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cpython list __str__ method for floats

P: n/a
returns poorly formatted values:
>>>str(13.3)
'13.3'
>>>str([13.3])
'[13.300000000000001]'

[david]
Sep 11 '07 #1
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P: n/a
On Sep 11, 4:07 am, "[david]" <da...@nospam.spamwrote:
returns poorly formatted values:
>>>str(13.3)
'13.3'
>>>str([13.3])
'[13.300000000000001]'

[david]
There is some difference in the way repr() and str() convert floats to
strings:
>>a = 13.3
print str(a)
13.3
>>print repr(a)
13.300000000000001
>>a
13.300000000000001
>>a.__str__()
'13.3'
>>a.__repr__()
'13.300000000000001'
>>>
Sep 11 '07 #2

P: n/a
[david] wrote:
returns poorly formatted values:
Please explain.
>>>str(13.3)
'13.3'
>>>str([13.3])
'[13.300000000000001]'
This is quite a FAQ.

str of a float returns the float, rounded to decimal precision.

str of a list returns a square brackets enclosed enumeration of the
contents (using repr on them). repr of a float returns the float in
full precision.

Regards,
Björn

--
BOFH excuse #442:

Trojan horse ran out of hay

Sep 11 '07 #3

P: n/a
Bjoern Schliessmann wrote:
[david] wrote:
>returns poorly formatted values:

Please explain.
> >>>str(13.3)
'13.3'
> >>>str([13.3])
'[13.300000000000001]'

This is quite a FAQ.

str of a float returns the float, rounded to decimal precision.

str of a list returns a square brackets enclosed enumeration of the
contents (using repr on them). repr of a float returns the float in
full precision.

Regards,
Björn
contents (using repr on them). repr of a float returns the float in
full precision.
But of course it doesn't, as illustrated, which is the whole point.

It returns a string at greater than full precision.

Leaving aside the question of why str should return repr,
13.300000000000001 is not 'the float in full precision':
it is an arbitrary translation of the float.

The idea that 13.3 is a 'rounded' value for the number,
and that 13.300000000000001 is not a 'rounded' value of
the number, is a common error of intuitive mathematics.

I hope that when you say that this is a FAQ, you don't
mean that the community has solidified on this naive
interpretation :~)
[david]
Sep 12 '07 #4

P: n/a
[david] wrote:
Leaving aside the question of why str should return repr,
str doesn't "return" repr. str returns a "nice string
representation" of an object. This "nice string representation" of
a list is the opening square bracket, the repr of its contents
seperated by comma, and the closing square bracket.
<prayer-mill>Here, it *only* makes sense to have a list printed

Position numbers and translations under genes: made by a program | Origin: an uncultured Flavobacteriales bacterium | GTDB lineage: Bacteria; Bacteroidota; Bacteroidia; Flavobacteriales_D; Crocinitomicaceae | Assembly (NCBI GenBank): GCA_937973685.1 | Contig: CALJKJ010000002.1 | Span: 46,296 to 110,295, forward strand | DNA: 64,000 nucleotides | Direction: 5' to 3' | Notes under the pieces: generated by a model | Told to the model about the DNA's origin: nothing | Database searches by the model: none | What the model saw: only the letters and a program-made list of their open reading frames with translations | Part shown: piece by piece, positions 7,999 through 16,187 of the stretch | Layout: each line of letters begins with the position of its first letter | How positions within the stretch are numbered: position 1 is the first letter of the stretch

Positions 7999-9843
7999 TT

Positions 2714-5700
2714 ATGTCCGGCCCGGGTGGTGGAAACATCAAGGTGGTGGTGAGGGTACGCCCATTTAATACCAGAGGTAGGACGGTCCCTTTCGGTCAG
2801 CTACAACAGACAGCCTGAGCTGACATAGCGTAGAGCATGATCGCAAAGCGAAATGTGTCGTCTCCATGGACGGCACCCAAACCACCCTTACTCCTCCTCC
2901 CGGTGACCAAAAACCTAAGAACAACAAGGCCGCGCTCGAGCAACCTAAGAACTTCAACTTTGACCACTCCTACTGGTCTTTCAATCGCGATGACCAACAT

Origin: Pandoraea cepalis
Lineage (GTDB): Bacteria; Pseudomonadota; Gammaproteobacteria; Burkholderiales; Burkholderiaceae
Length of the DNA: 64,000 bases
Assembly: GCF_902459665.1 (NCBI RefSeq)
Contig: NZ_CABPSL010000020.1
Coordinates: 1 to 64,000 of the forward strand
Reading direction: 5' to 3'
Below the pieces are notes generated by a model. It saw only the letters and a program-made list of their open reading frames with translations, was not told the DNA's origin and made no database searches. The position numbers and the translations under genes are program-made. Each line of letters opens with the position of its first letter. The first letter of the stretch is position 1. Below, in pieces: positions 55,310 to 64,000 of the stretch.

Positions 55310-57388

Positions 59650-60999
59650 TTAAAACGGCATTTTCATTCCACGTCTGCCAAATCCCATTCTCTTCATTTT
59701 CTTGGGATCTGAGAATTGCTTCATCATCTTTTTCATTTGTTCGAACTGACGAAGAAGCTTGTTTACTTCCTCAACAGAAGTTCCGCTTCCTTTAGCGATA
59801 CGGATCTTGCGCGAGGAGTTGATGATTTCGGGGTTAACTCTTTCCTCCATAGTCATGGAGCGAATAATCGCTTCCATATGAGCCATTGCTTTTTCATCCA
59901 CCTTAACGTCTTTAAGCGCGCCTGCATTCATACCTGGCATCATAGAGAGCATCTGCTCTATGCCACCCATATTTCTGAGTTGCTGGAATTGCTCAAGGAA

with the repr of their contents.</prayer-mill>
13.300000000000001 is not 'the float in full precision':
it is an arbitrary translation of the float.
Do you know IEEE 754?
The idea that 13.3 is a 'rounded' value for the number,
and that 13.300000000000001 is not a 'rounded' value of
the number, is a common error of intuitive mathematics.
I'm intrigued how /you/'d explain this, please do explain.
I hope that when you say that this is a FAQ, you don't
mean that the community has solidified on this naive
interpretation :~)
No, I mean that your complaint is not at all new. Reading the
archives you could have learned a lot about this topic.

Regards,
Björn

--
BOFH excuse #247:

Due to Federal Budget problems we have been forced to cut back on
the number of users able to access the system at one time. (namely
none allowed....)

Sep 12 '07 #5

P: n/a
Bjoern Schliessmann <us**************************@spamgourmet.com>
wrote:
>The idea that 13.3 is a 'rounded' value for the number,
and that 13.300000000000001 is not a 'rounded' value of
the number, is a common error of intuitive mathematics.

I'm intrigued how /you/'d explain this, please do explain.
I think he is correct here: 13.300000000000001 is not exactly
representable in IEEE 754. It is a rounded approximation to the true
value just as is 13.3.

An argument can be made that instead of rounding the internal value to
17 digits which is sufficient to ensure that you can roundtrip float->
string->float for all values, you could just round it to the minimum
number of digits which guarantee the float->string->float roundtrip for
that particular value.

Consider this as we gradually lose the more significant digits we see
that last digit wasn't exactly 1 at all:
>>13.3
13.300000000000001
>>13.3-13
0.30000000000000071
>>(13.3-13)*10-3
7.1054273576010019e-015

but why shouldn't Python do this instead?:
>>13.3
13.3
>>13.3-13
0.3
>>(13.3-13)*10-3
7.1054273576e-015

These values will still roundtrip to the exact same internal
representations. BTW, I didn't have to work too hard to figure out what
that last value should be, the first is cut/paste from CPython, the
second is what IronPython gives you.

I believe the claim is that using the full 17 digits ensures the round-
tripping works even if you serialise and deserialise on different
systems, so perhaps we all pay a cost in our interactive sessions for
something which should really be buried deep in IPC code.

Sep 12 '07 #6

P: n/a
On Sep 12, 10:59 pm, Duncan Booth <duncan.bo...@invalid.invalid>
wrote:>

[snip]
I believe the claim is that using the full 17 digits ensures the round-
tripping works even if you serialise and deserialise on different
systems, so perhaps we all pay a cost in our interactive sessions for
something which should really be buried deep in IPC code.
IPC? Most data transfer between systems in the real world is done
using CSV files :-)

Sep 12 '07 #7

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